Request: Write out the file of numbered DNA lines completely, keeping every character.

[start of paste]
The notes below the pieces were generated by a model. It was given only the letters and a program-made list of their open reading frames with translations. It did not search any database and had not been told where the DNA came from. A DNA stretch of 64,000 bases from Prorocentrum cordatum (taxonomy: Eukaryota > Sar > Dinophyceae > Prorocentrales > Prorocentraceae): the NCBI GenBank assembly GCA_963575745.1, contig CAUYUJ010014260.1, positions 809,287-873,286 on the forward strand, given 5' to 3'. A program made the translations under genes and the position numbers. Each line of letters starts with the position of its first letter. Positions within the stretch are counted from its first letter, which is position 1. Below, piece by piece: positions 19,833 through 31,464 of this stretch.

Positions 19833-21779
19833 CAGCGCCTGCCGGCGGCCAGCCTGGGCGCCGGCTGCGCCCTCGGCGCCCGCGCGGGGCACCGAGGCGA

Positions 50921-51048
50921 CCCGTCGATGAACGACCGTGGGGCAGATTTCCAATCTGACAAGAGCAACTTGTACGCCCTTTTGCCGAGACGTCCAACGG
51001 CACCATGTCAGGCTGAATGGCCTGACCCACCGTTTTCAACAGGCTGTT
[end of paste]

The notes below the pieces were generated by a model. It was given only the letters and a program-made list of their open reading frames with translations. It did not search any database and had not been told where the DNA came from. A DNA stretch of 64,000 bases from Prorocentrum cordatum (taxonomy: Eukaryota > Sar > Dinophyceae > Prorocentrales > Prorocentraceae): the NCBI GenBank assembly GCA_963575745.1, contig CAUYUJ010014260.1, positions 809,287-873,286 on the forward strand, given 5' to 3'. A program made the translations under genes and the position numbers. Each line of letters starts with the position of its first letter. Positions within the stretch are counted from its first letter, which is position 1. Below, piece by piece: positions 19,833 through 31,464 of this stretch.

Positions 19833-21779
19833 CAGCGCCTGCCGGCGGCCAGCCTGGGCGCCGGCTGCGCCCTCGGCGCCCGCGCGGGGCACCGAGGCGA

Positions 50921-51048
50921 CCCGTCGATGAACGACCGTGGGGCAGATTTCCAATCTGACAAGAGCAACTTGTACGCCCTTTTGCCGAGACGTCCAACGG
51001 CACCATGTCAGGCTGAATGGCCTGACCCACCGTTTTCAACAGGCTGTT